Newtown Castle

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Newtown Castle
Newtown Castle.png
Newtown Castle prior to restoration
Newtown Castle is located in Ireland
Newtown Castle
Location within Ireland
General information
Location Ballyvaughan, County Clare, Ireland
Coordinates 53°06′14″N 9°10′09″W / 53.103861°N 9.169228°W / 53.103861; -9.169228
Completed 16th century
Client O'Brien Clan

Newtown Castle is a 16th-century tower house, located close to the village of Ballyvaughan within the Burren area of County Clare, Ireland. Uniquely for a tower house of its type in Ireland, Newtown Castle is mostly cylindrical in shape but rises from a square pyramidical base. It is today part of the Burren College of Art.

History[edit]

Newtown Castle was likely built circa 1550[1] for the O'Brien clan. In the Forfeitures and Distribution books of 1641 it was listed as property of Donogh O'Brien. However, Newtown Castle soon passed into possession of the O'Lochlainn (or O'Loghlen) family, the most powerful clan of the area. The Ordnance Survey of 1839 names Charles O'Loghlen as inhabitant of the castle and describes the tower as being in good repair. Charles O'Loghlen was locally known as the "King of the Burren".[2]

In 1848, the landlord, the then Marquess of Buckingham who had been bankrupted sold the local lands.[3] The Buckingham estates in County Clare, around 7,000 acres (2,800 ha) in the Barony of Burren were purchased for 30,000 pounds by one Richard Samuel Guinness, acting as agent for Colonel Henry White.[4]

At the time of the Griffith's valuation in the 1850s, the building next to the castle, erected in about 1820, was a rectory inhabited by the Reverend Hugh B. Howlett.[1][3]

At the end of the 19th century Peter O'Loghlen lived in the castle. He was referred to as the "Prince of the Burren".[5]

During reconstruction (see below) limited excavations were conducted at Newtown Castle. The results indicated that the castle may be late 16th or early 17th century, rather than mid-16th century. Signs of the presence of a significant population (animal and shellfish remains and a large cobbled space) were also discovered in the area. This gave rise to speculation whether the name "Newtown" may actually have referred to a new settlement near the castle.[6]:92

Newtown Castle and its surroundings viewed from the earth fort An Ráth.

Architecture[edit]

Newtown Castle is one of only a few cylindrical tower houses in the area. In all of Ireland, only around 30 of the roughly 3,000 tower houses are round.[7] In addition, Newtown Castle features an unusual pyramidical base, which makes it unique in all of Ireland.[7] The tower has four upper floors. The ground floor and first floor feature vaulted ceilings.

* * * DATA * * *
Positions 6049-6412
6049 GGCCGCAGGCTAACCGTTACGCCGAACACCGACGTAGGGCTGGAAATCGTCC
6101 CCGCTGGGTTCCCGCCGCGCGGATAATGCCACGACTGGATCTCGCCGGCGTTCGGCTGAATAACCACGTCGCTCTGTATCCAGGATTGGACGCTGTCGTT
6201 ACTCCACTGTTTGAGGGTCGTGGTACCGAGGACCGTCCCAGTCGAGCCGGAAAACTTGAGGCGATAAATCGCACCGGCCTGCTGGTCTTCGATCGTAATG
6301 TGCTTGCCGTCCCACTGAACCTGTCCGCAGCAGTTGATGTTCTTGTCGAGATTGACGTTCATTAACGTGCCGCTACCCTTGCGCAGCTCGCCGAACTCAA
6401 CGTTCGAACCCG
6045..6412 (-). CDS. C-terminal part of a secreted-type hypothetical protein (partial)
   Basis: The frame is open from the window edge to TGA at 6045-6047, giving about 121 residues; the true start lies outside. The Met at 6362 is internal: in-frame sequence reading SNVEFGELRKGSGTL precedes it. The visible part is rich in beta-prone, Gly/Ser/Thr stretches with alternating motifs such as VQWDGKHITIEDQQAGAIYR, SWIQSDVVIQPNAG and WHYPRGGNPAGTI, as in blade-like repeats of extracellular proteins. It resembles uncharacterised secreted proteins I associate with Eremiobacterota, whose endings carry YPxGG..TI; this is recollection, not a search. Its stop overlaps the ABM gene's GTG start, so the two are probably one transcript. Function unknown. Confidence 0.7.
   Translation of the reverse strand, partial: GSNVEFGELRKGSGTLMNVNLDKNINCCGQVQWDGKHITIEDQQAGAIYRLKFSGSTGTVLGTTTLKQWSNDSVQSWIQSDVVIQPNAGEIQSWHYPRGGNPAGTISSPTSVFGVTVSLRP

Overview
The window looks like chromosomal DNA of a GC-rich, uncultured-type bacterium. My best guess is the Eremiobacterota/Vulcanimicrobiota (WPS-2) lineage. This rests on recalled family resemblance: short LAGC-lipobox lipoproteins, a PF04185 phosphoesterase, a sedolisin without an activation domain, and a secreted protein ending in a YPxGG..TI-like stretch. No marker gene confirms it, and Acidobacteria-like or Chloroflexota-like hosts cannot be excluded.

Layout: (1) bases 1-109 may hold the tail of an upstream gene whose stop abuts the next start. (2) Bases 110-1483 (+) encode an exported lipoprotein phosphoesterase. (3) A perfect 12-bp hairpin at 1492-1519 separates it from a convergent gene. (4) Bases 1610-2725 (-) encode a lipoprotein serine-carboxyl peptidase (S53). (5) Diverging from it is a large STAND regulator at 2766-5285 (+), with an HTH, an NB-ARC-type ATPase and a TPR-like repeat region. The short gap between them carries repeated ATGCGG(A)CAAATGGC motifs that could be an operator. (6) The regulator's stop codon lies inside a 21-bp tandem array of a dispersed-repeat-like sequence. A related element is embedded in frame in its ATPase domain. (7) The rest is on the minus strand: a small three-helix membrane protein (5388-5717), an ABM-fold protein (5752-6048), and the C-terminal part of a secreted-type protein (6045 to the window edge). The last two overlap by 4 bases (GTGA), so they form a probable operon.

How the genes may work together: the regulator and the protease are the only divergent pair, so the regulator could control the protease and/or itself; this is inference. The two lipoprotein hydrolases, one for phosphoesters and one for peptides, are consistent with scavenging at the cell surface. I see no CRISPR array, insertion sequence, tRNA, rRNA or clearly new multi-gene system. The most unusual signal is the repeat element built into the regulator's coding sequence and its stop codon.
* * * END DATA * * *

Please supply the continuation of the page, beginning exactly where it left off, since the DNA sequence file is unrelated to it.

Today[edit]

Newtown Castle was restored in 1993–94 for use by the newly established Burren College of Art, which was opened by president Mary Robinson in 1994. It is available as a venue for weddings and conferences. The castle is located on the Burren Way, a long distance trail.[7] The castle is in the townland of Newton, parish of Drumcreehy.[8]

The tower is open to the public on weekdays.

References[edit]

  1. ^ a b "National Inventory of Architectural Heritage: Newtown Art College". Department of Arts, Heritage and the Gaeltacht. Retrieved 2013-02-14.
  2. ^ "Ordnance Survey Letters by John O'Donovan and Eugene Curry, 1839". Clare Library. Retrieved 2013-02-18.
  3. ^ a b "Landed estates database: Estate — White (Cahiracon)". NUI Galway. Retrieved 2013-02-14.
  4. ^ "Landed estates database: Estate — Grenville". NUI Galway. Retrieved 2013-02-14.
  5. ^ "The History and Topography of the County of Clare by James Frost". Clare Library. Retrieved 2013-02-18.
  6. ^ Carthy, Hugh (2011). Burren Archaeology. The Collins Press. ISBN 9781848891050.
  7. ^ a b c Kirby, Tony (2009). The Burren & The Aran Islands — a Walking Guide. The Collins Press. p. 65. ISBN 9781905172979.
  8. ^ "Landed estates database: House — Newtown Castle". NUI Galway. Retrieved 2013-02-14.
  • George Cunningham: Burren Journey. Shannonside. Limerick 1978.
  • George Cunningham: Burren Journey West. Shannonside. Limerick 1980.
  • Mary Hawkes Greene: The Burren College of Art — from Dream to Reality in: Sarah Poyntz (ed.), Burren Villages — Tales of History and Imagination. Cork 2010.
  • Peter Harbison: Guide to National and Historic Monuments of Ireland. 3rd edition. Gill & Macmillan Publ., Dublin 1992, ISBN 0-7171-3239-0.
  • Anne Korff: The Burren. A Ramblers Guide & Map. Ballyvaughan. Clodori Lurgan Teo, Kinvara 1986, ISSN 0790-8911.

External links[edit]